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Source : Lily Banse, Unsplash
January 10, 2023
Author : Patty Allen
Former US President Obama once said there is no Planet B. With climate change-related impacts being felt every step of the way, governments globally are taking unprecedented steps to protect the environment.
The built environment accounts for 40% of worldwide CO2 emissions. Building operations account for 27% of total emissions yearly, while building and infrastructure materials and construction account for an additional 13%.
The Biden-Harris administration is working to achieve net-zero emissions in all federal buildings by 2045.
By signing the Inflation Reduction Act in August 2022, President Biden started in motion public and corporate investment in climate solutions aimed at reducing GHG emissions. The plan includes $391 billion in funding for climate solutions, including new tax credits for household energy retrofits, energy efficiency rebates, and a variety of associated measures, such as higher energy efficiency standards for air conditioners and other HVAC equipment. There is also money for retrofits, revised building energy requirements, and tax breaks for commercial buildings that use less energy.
In December 2022, the government announced, through the US Department of Energy, that new as well as newly renovated federal buildings would be electrified to reduce energy consumption and bring down the overall carbon footprint.
From 2025, these buildings will be required to cut down their on-site emissions associated with energy consumption by 90% relative to 2003 levels. By 2030, on-site carbon emissions will be completely decarbonized in new and newly renovated federal buildings.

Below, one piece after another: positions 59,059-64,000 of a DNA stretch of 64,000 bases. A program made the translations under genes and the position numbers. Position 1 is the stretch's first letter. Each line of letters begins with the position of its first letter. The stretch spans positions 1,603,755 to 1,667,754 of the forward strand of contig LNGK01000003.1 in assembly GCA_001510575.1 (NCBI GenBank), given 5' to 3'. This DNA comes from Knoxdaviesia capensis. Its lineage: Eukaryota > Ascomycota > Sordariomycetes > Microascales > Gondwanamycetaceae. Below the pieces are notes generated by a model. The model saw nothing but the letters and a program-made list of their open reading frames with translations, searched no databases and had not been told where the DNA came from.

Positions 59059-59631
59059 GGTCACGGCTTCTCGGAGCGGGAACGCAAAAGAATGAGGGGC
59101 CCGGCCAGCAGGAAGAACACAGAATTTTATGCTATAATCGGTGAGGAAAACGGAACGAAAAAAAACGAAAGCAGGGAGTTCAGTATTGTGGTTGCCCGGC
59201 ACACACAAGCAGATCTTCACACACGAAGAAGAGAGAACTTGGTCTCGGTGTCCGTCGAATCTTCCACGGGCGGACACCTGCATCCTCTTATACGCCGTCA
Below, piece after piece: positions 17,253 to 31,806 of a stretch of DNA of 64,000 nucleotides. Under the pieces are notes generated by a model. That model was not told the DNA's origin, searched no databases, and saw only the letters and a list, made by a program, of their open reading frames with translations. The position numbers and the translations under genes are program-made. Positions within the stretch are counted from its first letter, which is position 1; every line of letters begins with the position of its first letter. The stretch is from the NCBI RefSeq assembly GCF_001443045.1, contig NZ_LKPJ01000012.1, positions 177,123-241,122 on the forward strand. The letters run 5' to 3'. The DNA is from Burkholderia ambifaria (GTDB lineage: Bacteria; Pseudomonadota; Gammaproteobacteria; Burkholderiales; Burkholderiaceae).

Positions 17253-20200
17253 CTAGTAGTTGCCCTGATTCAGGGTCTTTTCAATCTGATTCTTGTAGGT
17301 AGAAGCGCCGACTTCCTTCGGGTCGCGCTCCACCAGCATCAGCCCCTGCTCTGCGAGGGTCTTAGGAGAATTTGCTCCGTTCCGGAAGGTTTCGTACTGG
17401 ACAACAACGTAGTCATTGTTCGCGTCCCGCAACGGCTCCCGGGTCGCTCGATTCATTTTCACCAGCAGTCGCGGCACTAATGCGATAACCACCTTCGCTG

Alongside this, the Council of Environmental Quality (CEQ) also announced the creation of a performance standard for federal buildings. This is set to reduce energy consumption and electrify the usage of all equipment and appliances in 30% of building spaces owned by the federal government.
These actions are significant because energy usage and carbon emissions in building account for about three-fourths of electricity consumption in the United States. Moreover, 40% of all primary energy generated in the country goes into the operation of these buildings. The federal government has a massive building stock, so these measures can have a lasting contribution to the effort to lower energy usage in the country.
US Secretary of Energy Jennifer M. Granholm said, “Ridding pollution from our buildings and adopting clean electricity are some of the most cost-effective and future-oriented solutions we have to combat climate change."
The Department of Energy has estimated that if the proposed steps are implemented, taxpayers will save $8 million annually because of the reduction in emissions. Carbon emissions from federal buildings would likewise reduce by 1.86 million metric tons.
As per the new rules, the electrification of federal buildings is set to be accelerated by reducing the use of fossil fuels for purposes like heating. The administration has also mandated transition facilities to consume less energy and reduce carbon emissions.
A statement has been released to announce the proposal for this new standard, which would include ‘greener’ courthouses, government offices, and laboratories. Federal agencies have been advancing net-zero goals for new building constructions, renovations, and modernizations to electrify the infrastructure, save power, and cut emissions.
This move has also been seen in parts of Asia, with Singapore extending funding to reduce carbon emissions, resulting in a very high percentage of green-certified buildings in the country. In China, new regulations have mandated sustainability reports on energy consumption and carbon footprint as part of the required documentation for new building projects. Corporate real estate leaders across the Asia Pacific are also planning on eliminating carbon-inefficient building spaces by 2025.
Contractor News had previously reported that PCL Construction had seen 60% growth in its solar division's revenue stream. Change is inevitable and it's happening before our eyes in the construction industry.